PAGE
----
A HAIRDRESSER who shattered her jaw after cycling into a pothole in York has won £7,360 damages from council bosses.
Lauren Wilkinson, then 17, was travelling to work at a salon in Whitby Drive, Heworth, in May 2006, when her front wheel went into the pothole, London’s Civil Appeal Court heard yesterday.
She hurtled head-first over the handlebars on to the road, fracturing her lower jaw in two places.
Lord Justice Toulson, who ruled City Council of York liable for her injuries, said she had since made a good recovery, although they had a traumatic effect at the time.
Miss Wilkinson, formerly of Allington Drive, York, sued the council as highway authority, alleging it had negligently failed to properly maintain the road.
Lord Justice Toulson, sitting with Lord Justice Chadwick and Lord Justice Wilson, said Miss Wilkinson and her boyfriend surveyed the site of the accident afterwards and found the pothole was four centimetres deep and 30cm wide.
She initially won her damages claim at York County Court in September 2009, when a district judge awarded her £7,360 damages and criticised the council’s failure to carry out sufficiently regular inspections on the road. However, he ruled Miss Wilkinson 50 per cent to blame in failing to keep a proper look-out.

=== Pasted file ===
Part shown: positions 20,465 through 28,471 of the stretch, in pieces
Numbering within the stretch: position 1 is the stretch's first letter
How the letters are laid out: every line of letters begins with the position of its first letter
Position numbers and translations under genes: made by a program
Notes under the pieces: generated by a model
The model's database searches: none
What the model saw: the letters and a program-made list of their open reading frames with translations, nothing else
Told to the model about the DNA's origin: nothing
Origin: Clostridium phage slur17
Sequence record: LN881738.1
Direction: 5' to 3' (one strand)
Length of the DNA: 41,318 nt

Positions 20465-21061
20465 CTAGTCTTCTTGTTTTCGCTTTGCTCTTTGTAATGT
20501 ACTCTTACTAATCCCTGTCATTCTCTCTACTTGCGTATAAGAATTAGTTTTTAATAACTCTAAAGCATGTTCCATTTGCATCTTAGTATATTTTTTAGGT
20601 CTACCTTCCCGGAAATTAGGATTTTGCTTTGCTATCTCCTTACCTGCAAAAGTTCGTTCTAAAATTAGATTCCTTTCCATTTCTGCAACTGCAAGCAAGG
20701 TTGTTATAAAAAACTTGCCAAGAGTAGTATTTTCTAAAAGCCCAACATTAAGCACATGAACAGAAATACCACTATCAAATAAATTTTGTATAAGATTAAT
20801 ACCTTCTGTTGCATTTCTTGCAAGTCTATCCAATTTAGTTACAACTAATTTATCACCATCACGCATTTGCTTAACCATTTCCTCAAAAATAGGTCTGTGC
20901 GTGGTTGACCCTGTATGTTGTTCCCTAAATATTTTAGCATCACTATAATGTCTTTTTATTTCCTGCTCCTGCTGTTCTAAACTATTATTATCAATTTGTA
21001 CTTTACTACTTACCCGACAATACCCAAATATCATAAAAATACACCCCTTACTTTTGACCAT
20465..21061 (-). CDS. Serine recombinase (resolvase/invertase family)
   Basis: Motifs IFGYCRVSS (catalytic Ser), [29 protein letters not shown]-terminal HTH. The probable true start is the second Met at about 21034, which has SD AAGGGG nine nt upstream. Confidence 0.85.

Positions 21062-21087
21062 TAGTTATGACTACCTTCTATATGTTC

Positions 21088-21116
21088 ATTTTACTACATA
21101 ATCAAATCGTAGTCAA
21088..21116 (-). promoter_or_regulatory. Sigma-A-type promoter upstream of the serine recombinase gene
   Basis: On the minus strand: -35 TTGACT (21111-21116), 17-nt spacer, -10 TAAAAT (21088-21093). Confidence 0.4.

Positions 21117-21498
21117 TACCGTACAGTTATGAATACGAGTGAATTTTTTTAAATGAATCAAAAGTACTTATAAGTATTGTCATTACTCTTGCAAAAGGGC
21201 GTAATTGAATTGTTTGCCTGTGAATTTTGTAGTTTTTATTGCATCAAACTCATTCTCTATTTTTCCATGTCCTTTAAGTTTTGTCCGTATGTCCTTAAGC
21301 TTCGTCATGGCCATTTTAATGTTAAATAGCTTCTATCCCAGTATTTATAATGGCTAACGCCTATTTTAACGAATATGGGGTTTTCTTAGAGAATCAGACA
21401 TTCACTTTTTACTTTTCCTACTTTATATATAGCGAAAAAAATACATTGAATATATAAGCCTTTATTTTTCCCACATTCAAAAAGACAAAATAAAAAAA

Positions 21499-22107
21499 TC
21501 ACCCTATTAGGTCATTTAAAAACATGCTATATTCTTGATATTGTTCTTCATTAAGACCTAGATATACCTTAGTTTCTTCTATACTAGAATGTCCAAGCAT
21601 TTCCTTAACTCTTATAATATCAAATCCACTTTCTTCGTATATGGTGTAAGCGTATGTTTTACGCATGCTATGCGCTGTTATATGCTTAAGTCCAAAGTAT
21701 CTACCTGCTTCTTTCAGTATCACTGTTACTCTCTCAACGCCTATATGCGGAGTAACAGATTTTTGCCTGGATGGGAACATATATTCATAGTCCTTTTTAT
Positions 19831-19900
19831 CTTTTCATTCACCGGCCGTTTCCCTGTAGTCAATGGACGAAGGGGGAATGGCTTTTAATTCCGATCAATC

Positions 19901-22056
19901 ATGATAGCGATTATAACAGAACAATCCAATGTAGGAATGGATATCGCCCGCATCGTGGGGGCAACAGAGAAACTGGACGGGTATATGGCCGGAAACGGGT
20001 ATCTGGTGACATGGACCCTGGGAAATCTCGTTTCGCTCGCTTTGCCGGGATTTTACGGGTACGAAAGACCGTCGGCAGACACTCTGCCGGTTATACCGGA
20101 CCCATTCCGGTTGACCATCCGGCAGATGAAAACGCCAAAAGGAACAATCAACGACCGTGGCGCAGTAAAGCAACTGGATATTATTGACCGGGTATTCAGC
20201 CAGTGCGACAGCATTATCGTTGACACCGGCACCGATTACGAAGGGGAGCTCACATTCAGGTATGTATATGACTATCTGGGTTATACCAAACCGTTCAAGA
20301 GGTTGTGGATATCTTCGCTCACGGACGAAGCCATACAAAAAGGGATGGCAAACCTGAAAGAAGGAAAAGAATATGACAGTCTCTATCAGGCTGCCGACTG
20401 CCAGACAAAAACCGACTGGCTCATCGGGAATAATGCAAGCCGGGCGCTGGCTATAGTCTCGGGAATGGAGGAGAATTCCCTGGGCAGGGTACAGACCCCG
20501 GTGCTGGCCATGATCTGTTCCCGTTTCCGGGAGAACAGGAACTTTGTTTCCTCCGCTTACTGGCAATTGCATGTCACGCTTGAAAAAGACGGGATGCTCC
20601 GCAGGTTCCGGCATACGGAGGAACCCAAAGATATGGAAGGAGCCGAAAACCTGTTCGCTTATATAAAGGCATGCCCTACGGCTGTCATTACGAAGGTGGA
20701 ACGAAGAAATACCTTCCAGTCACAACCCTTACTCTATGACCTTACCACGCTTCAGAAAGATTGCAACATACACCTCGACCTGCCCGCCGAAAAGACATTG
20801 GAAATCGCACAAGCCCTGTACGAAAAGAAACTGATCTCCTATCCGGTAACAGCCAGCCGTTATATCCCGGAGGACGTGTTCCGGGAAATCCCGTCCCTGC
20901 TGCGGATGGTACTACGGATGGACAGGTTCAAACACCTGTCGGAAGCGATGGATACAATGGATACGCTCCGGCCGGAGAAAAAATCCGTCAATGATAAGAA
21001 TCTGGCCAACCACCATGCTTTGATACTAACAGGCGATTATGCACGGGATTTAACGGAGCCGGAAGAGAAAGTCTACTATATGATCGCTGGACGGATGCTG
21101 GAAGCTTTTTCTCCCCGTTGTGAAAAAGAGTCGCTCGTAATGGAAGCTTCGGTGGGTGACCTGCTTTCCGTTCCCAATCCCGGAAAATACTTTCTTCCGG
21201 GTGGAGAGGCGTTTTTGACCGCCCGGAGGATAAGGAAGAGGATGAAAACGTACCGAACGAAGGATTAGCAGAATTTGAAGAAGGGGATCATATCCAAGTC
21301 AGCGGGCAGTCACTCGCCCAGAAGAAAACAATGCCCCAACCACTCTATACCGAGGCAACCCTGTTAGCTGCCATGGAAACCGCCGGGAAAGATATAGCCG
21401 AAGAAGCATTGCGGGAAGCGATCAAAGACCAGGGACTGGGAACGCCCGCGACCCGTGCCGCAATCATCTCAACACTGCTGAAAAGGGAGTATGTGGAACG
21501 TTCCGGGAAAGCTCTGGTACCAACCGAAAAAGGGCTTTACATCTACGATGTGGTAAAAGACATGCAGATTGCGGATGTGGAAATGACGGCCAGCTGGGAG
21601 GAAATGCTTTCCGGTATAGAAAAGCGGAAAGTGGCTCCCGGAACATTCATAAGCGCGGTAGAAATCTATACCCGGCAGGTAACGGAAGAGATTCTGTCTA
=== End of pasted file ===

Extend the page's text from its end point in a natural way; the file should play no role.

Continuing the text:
The council challenged the finding, insisting it should not be held responsible at all – and a circuit judge ruled in the local authority’s favour at Leeds Crown Court in February last year.
The marathon dispute finally spilled over into the Appeal Court yesterday as Miss Wilkinson launched a last ditch bid for the right to a payout.
Upholding her appeal, Lord Justice Toulson said: “The obligation to maintain the highway is a fundamental obligation of very long standing.”
He said the circuit judge was wrong to “interfere” with the ruling of the district judge who had made firm findings of fact after hearing the evidence.
The district judge had found that the council should have carried out regular inspections on Whitby Drive at least every six months, if not every three months.
Lord Justice Toulson said: “This was a road which served a broader population. The district judge was fully entitled to conclude that it was the sort of road for which an inspection once a year was inadequate.”
The Appeal Court’s ruling gives Miss Wilkinson the right to collect her £7,360 damages.